In most cases, red flags appear fairly early on in a relationship that can signal eventual disaster if they’re not dealt with. In fact, most divorced couples report that one or both partners buried resentment and avoided dealing with their problems for years prior to their breakup.
A healthy relationship is built on trust and vulnerability which involves sharing your innermost feelings, thoughts, and wishes. It’s important to remember that all couples have perpetual problems and can develop tools to deal with them. It’s not so much conflict that breaks up their relationship but the lack of tools to repair it.
Let’s look at Kendra and Ryan a couple in their mid-forties who came to my office ready to throw in the towel because their arguments had escalated recently. Ryan reported, “Kendra and I argue constantly about everything from our two kids to money problems — a lot of issues are never dealt with. I just can’t seem to make her happy.” To this Kendra responded, “Yeah, I’ve been feeling alone and hurt. We don’t seem close anymore and rarely spend time having fun.”
Unfortunately, the common theme in Kendra’s and Ryan’s remarks is focusing on their mutual unhappiness and complaints rather than ways they can repair the relationship and their positive qualities.
Here are 8 warning signs your relationship is crumbling:
- You argue about the same things.
And you do it over and over (and over) again and never seem to clear the air. You both feel like you’re the loser and that you often have to defend your position and tend to point fingers at one another.
- You feel criticized and put down.
This leaves you feeling less than “good enough.” According to renowned relationship expert Dr. John Gottman, criticism is one of the main reasons why marriages collapse.
- You have difficulty being vulnerable with your significant other.
Because you lack trust in your partner, you don’t feel comfortable being authentic. And when you do share your feelings, your worst fears are often actualized: you’re left regretting that you revealed your feelings and desires.
- One or both of you put your children or others first.
Many parents fall into the trap of putting their children first and the outcome is resentful, alienated parents and demanding, insecure children. Be sure to make time weekly to do something together, without your children or family members, and try being more physically affectionate to boost endorphins (the feel good hormone).
- You don’t enjoy each other’s friends or families.
So you begin socializing away from one another and drift apart. This may start out as an occasional weeknight out. But if not nipped in the bud, it can spill over into weekends — ideally when couples have an opportunity to spend time together.
- Your needs for sexual intimacy are vastly different and/or you rarely have sex.
Relationship expert Cathy Meyer writes, “Whether it is him or you that has lost interest, a lack of regular intimacy is a bad sign. Sex is the glue that binds; it is the way adults play and enjoy each other.”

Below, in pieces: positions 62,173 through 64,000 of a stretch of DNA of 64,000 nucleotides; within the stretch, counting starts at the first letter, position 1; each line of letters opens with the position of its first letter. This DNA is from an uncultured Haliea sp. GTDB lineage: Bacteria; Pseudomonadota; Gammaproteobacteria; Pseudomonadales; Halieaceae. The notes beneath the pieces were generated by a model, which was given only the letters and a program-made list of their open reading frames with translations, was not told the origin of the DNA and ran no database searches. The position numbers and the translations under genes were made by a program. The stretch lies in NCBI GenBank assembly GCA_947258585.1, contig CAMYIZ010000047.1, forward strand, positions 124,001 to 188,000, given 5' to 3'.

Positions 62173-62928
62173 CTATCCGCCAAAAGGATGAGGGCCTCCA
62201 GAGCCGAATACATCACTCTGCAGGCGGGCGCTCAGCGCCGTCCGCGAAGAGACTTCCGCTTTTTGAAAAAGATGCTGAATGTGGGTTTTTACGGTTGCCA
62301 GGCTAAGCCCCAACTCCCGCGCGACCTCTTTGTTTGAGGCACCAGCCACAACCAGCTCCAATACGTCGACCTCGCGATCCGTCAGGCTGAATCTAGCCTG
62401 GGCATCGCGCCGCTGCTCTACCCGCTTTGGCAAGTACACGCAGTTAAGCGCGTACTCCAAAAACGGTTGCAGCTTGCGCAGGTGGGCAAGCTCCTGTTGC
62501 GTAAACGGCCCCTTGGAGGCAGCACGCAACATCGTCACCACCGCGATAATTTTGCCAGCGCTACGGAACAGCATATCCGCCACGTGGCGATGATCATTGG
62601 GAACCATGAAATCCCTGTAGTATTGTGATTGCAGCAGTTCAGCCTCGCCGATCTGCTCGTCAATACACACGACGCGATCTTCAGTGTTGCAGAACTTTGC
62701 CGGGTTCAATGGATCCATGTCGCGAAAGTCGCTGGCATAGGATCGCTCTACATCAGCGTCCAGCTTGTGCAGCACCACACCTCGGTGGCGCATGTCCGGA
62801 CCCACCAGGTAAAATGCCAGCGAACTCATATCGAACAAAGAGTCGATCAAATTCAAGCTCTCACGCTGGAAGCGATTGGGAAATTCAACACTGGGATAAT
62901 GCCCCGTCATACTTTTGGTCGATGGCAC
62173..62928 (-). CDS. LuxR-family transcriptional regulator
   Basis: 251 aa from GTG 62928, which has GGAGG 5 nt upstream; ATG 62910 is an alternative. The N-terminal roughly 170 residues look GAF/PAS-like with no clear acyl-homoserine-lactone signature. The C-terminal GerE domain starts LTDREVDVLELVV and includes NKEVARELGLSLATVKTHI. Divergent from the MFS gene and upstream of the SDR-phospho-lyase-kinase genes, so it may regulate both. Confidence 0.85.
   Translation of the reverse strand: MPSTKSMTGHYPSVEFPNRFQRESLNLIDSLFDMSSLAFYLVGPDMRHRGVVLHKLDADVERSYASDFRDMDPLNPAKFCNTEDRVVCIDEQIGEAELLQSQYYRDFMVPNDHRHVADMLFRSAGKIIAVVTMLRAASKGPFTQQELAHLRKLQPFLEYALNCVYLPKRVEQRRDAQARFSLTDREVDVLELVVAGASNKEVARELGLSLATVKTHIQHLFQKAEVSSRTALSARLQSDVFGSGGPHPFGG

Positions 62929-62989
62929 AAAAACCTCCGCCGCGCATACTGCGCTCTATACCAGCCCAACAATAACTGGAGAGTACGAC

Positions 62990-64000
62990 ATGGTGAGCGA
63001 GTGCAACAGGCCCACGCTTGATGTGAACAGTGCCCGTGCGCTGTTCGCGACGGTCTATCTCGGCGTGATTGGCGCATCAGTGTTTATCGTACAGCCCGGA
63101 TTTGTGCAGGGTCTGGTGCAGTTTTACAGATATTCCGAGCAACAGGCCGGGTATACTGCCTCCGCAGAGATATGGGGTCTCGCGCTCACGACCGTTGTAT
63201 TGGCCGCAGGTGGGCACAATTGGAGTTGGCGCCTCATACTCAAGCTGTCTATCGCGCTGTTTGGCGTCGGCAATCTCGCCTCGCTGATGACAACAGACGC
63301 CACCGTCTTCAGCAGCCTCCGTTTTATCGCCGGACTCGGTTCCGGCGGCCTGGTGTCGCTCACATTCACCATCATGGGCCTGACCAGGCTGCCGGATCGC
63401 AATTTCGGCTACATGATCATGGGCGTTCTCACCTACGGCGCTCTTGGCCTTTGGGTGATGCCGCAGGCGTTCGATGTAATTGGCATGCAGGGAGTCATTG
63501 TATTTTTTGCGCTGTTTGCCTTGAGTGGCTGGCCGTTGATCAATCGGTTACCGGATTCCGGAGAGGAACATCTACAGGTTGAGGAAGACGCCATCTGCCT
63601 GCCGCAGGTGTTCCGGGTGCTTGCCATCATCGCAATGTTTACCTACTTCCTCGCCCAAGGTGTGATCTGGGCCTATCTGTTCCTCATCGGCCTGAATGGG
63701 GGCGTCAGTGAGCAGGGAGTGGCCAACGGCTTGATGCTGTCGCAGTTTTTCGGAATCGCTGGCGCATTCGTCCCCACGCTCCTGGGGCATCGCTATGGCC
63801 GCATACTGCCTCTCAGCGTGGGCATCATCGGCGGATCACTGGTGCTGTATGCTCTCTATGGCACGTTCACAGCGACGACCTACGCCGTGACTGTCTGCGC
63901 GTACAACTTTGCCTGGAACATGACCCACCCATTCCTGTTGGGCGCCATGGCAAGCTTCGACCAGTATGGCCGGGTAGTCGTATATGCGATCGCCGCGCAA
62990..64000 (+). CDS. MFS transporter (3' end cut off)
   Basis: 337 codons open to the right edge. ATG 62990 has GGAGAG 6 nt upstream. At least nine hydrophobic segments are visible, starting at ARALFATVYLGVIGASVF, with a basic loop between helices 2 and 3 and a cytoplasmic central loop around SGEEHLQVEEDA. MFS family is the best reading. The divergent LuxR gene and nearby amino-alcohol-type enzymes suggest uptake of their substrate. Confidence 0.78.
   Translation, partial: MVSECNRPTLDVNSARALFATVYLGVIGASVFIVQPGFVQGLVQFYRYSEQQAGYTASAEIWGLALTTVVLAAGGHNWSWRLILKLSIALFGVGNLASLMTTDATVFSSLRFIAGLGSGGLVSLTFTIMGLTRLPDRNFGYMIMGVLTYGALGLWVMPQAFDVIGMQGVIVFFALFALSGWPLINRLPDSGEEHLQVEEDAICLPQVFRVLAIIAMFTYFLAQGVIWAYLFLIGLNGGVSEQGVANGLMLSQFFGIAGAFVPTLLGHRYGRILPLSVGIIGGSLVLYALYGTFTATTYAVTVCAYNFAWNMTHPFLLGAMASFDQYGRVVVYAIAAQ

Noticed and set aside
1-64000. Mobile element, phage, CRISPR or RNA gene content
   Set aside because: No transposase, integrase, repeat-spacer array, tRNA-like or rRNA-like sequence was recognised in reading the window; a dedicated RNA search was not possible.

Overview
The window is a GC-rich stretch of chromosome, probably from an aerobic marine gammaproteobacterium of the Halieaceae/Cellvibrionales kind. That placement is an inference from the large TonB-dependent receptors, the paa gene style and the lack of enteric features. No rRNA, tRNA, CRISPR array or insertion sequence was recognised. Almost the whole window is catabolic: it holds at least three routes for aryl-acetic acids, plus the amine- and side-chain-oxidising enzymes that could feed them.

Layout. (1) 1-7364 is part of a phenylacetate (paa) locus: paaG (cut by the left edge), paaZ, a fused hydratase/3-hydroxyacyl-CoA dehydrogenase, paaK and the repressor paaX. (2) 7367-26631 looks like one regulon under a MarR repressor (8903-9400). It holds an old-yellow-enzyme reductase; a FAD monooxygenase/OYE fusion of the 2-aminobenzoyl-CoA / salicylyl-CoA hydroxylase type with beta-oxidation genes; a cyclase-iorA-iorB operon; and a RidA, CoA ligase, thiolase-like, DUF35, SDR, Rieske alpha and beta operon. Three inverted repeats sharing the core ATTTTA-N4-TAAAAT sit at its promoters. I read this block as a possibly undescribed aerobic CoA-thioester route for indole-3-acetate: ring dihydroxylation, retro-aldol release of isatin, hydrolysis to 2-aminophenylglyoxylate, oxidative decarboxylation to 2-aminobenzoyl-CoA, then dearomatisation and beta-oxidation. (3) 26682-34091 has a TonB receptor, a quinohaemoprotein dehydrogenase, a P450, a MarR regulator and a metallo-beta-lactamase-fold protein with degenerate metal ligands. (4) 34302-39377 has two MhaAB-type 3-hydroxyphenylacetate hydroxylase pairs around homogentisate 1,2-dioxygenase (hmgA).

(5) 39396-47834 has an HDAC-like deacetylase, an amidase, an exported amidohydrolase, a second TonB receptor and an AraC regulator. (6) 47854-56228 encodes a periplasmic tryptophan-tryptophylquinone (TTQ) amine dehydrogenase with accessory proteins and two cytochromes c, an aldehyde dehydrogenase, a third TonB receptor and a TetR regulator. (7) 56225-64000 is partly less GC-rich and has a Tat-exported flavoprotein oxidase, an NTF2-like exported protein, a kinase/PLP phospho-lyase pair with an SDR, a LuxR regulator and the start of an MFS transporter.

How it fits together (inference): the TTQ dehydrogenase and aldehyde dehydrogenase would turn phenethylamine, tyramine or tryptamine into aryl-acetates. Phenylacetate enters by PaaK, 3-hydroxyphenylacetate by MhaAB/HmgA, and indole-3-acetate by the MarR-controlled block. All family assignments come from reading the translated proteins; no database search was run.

- You and your partner have fallen into a pursuer-distancer dance.
This is one of the main causes of divorce according to Dr. John Gottman. This pattern is characterized by one person feeling a need to be closer while their partner attempts to withdraw physically, emotionally, and/or sexually. Over time, it erodes love and trust between you because you’ll lack the emotional and sexual intimacy that comes from being in harmony with each other.
- When you disagree, you seldom repair conflicts or ask for forgiveness.
You fall into the trap of blaming each other and fail to compromise or apologize. As a result, you experience less warmth and closeness.
What are the best ways to break the negative pattern of relating that can lead to the demise of your relationship? First of all, it’s important to become conscious of your expectations.
Remind yourself of your partner’s positive qualities — even as you grapple with their flaws — and express your positive feelings out loud several times each day. Search for common ground rather than insisting on getting your way when you have a disagreement. Listen to their point of view and avoid stonewalling, which is shutting yourself off from communication. Most importantly, give your partner the benefit of the doubt and try to remember what drew you to him or her in the first place.
The best way to create a relationship built on love, trust, and intimacy is to take responsibility for our own actions and to practice acceptance and compassion for our partner.
Twitter, Facebook, and, movingpastdivorce.com. Terry’s award winning book Daughters of Divorce: Overcome the Legacy of Your Parents’ Breakup and Enjoy a Happy, Long-Lasting Relationship is available on her website.
I’d love to hear from you and answer your questions about relationships, divorce, marriage, and remarriage. Please ask a question here. Thanks! Terry